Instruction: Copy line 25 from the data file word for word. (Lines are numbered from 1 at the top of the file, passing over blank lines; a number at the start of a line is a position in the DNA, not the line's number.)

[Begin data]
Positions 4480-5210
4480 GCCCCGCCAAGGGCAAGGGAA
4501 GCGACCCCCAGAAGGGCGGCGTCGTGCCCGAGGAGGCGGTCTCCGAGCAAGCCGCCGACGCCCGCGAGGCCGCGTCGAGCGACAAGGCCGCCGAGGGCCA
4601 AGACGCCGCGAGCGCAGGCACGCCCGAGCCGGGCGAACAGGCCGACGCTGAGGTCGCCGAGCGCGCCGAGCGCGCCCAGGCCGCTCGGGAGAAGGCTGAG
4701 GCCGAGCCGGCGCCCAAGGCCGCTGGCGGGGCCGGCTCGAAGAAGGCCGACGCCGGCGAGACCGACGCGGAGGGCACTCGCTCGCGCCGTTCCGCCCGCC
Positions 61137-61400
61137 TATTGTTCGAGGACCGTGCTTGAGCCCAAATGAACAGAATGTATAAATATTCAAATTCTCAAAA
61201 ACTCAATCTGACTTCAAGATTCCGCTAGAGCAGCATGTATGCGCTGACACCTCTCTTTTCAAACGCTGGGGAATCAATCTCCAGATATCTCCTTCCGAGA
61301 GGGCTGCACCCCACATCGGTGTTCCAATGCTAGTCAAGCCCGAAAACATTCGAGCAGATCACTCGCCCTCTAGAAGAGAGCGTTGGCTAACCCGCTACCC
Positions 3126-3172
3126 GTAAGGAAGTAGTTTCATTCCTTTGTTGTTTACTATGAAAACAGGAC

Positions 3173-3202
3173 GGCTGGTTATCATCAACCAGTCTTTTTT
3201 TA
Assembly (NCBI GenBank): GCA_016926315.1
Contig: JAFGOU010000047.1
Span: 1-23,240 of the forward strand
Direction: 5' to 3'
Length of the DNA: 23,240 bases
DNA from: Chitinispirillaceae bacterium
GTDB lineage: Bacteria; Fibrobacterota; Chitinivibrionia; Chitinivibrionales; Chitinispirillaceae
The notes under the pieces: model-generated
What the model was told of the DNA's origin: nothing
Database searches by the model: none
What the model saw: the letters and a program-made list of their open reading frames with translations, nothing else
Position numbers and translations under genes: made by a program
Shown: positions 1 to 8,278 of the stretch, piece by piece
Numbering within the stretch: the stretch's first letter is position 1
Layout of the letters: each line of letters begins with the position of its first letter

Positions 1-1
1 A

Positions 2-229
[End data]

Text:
What the model saw: the letters and a program-made list of their open reading frames with translations, nothing else